Insufficient Milk Syndrome: A Fallacy Becomes a Reality

by Dr. Linda Folden Palmer

There is a very tiny percentage of unaltered women who truly, physiologically, will not be able to create breastmilk. There are far more mothers whose ability to breastfeed becomes jeopardized by interruptions in the natural processes, by stress, and by bad advice. If you listen to the complaints to and advice from pediatricians, you would believe that insufficient breastmilk is a very popular problem. The truly unfortunate syndrome is rather one of most pediatricians recieving all of their infant feeding education from formula manufacturers; very inaccurate and unnatural advice that creates multitude opportunities for the requirement of formula supplementations.

The fact is, mother’s breasts are designed to produce as much milk as baby desires, whenever natural feeding is allowed. Careful studies demonstrate that nearly all mothers who initially complain of insufficient milk are in fact producing adequate quantities, and their babies are growing normally.

A survey of lactation literature seems to point to around 1.5 percent of all women around the world who physiologically cannot produce any, or sufficient milk. These are the moms who originally would have needed to opt for donor milk, and artificial breastmilk (formula) lacking immune provisions.

In the United States the percentage of mothers who desire to breastfeed but end up being unable to is closer to 15%. Interruptions of hormones during or after birth, interruption with the hormonal bonding process, lack of nursing in the first hour after birth, heavily sedated newborns, and stress during or after pregnancy are a few factors responsible. Infrequent feedings, scheduled feedings, and formula supplementation are the next factors in line to jeopardize successful breastfeeding. Regular, frequent stimulation of oxytocin and prolactin by the act of breastfeeding is required to keep milk levels flowing. Constant babble about whether baby sleeps through the night is the final threat to successful breastfeeding. Human babies are designed to be fed during the night. Most all of these moms can become successful with specialized attention from a good lactation consultant.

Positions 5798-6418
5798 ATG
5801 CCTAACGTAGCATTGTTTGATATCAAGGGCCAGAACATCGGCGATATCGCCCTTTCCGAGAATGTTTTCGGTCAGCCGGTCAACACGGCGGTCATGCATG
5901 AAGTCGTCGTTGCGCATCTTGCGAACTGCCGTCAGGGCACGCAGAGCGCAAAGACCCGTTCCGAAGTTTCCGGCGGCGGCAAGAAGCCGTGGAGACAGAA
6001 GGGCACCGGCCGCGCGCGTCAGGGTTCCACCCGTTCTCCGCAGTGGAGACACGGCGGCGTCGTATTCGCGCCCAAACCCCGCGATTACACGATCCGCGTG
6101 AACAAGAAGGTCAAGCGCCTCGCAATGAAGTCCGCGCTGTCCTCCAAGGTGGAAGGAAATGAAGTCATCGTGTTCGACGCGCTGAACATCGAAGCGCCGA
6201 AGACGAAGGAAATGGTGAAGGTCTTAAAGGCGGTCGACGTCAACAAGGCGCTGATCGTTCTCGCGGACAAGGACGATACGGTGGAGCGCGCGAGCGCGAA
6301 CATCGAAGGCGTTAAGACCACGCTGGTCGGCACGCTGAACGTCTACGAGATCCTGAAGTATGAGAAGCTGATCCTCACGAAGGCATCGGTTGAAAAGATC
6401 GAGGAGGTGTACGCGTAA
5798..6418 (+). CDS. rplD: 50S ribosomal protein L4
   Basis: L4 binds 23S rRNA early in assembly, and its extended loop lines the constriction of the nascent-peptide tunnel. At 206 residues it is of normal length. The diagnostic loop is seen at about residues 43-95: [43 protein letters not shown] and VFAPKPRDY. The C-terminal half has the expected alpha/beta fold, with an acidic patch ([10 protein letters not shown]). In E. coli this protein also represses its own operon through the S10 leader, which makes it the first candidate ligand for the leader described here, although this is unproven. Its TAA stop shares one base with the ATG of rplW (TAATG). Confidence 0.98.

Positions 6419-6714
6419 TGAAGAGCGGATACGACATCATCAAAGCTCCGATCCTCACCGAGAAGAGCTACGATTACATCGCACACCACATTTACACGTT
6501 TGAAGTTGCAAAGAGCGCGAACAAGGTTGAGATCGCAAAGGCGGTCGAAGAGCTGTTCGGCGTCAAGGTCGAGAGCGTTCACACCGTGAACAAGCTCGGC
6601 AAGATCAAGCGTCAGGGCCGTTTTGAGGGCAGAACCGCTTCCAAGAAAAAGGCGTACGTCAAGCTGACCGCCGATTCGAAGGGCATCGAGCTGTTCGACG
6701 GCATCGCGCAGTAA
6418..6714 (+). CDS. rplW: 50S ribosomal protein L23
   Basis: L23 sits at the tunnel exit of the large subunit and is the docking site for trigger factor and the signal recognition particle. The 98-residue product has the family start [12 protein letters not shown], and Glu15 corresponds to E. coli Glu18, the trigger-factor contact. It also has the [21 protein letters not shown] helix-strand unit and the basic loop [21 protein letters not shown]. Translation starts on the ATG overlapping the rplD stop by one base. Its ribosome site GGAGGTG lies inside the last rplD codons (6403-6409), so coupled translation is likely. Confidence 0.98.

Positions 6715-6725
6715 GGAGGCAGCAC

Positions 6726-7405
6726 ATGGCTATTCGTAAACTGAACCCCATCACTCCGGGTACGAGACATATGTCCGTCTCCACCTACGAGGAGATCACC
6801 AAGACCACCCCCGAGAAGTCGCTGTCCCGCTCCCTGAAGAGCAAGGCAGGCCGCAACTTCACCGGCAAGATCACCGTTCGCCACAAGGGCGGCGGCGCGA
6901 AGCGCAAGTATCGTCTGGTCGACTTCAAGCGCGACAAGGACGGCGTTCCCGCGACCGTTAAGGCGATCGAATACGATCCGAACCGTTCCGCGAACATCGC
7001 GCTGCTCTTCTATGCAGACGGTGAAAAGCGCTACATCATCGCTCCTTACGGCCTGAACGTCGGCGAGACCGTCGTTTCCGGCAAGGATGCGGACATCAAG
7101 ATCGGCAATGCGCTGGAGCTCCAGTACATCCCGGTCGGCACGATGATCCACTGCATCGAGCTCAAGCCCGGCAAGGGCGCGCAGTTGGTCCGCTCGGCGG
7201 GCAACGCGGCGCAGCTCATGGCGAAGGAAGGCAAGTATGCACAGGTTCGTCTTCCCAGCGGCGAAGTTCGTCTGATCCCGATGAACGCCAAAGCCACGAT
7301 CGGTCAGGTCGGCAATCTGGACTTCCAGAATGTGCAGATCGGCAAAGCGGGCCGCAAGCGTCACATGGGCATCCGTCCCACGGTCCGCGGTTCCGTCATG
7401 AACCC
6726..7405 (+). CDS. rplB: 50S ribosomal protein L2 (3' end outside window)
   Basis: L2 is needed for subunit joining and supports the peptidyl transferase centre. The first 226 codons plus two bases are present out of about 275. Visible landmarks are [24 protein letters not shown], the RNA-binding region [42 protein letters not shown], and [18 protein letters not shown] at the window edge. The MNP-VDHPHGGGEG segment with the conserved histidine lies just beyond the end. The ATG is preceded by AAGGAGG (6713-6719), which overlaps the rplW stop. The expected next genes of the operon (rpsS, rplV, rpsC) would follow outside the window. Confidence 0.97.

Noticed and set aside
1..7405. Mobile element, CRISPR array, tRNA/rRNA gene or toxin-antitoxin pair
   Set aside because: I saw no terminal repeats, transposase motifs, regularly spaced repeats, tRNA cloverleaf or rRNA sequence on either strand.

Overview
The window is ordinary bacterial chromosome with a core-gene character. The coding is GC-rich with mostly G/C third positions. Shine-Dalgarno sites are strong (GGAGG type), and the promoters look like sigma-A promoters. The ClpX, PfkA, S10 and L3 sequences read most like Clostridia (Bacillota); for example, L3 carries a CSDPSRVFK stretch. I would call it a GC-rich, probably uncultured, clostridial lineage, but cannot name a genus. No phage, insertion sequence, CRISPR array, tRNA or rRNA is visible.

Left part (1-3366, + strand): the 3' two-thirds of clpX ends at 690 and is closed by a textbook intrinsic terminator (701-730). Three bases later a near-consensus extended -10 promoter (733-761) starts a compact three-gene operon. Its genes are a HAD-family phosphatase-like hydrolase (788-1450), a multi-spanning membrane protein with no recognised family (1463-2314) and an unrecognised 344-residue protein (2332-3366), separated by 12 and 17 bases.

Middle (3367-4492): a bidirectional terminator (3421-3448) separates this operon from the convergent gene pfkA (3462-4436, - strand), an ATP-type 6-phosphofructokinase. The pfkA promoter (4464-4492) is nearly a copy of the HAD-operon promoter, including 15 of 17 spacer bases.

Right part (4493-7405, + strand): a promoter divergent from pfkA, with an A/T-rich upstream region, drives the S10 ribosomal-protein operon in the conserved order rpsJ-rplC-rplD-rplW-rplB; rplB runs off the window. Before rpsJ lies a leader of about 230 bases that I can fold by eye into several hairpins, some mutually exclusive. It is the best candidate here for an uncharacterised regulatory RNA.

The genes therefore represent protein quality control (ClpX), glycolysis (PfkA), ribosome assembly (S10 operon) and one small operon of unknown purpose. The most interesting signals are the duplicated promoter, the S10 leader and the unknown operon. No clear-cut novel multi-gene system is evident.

Besides all of these problems, often simply a faulty perception of insufficiency becomes a reality.

Supply and demand
When a baby cries with hunger but a schedule prevents feeding, mother’s body still responds to the cries with oxytocin release. But when the milk is not taken, prolactin is not produced; thus, there is no milk production when suckling does not occur. Just as a dog will stop responding to your call when no reward is given, hormone and milk production decrease when the body perceives that the need is less. Then when formula supplements are provided to an infant, the amount it takes from the breast is further reduced, again decreasing the amount the breast believes it should produce.

If milk production is suspected to be inadequate, the last thing to do is to provide a supplement to baby. The first thing to do is to increase nursing time and frequency and make sure the mother is not dehydrated. The milk supply can be quickly renewed within a few days in this way if supplementation or infrequent feedings have caused decreased production.

Am I full yet?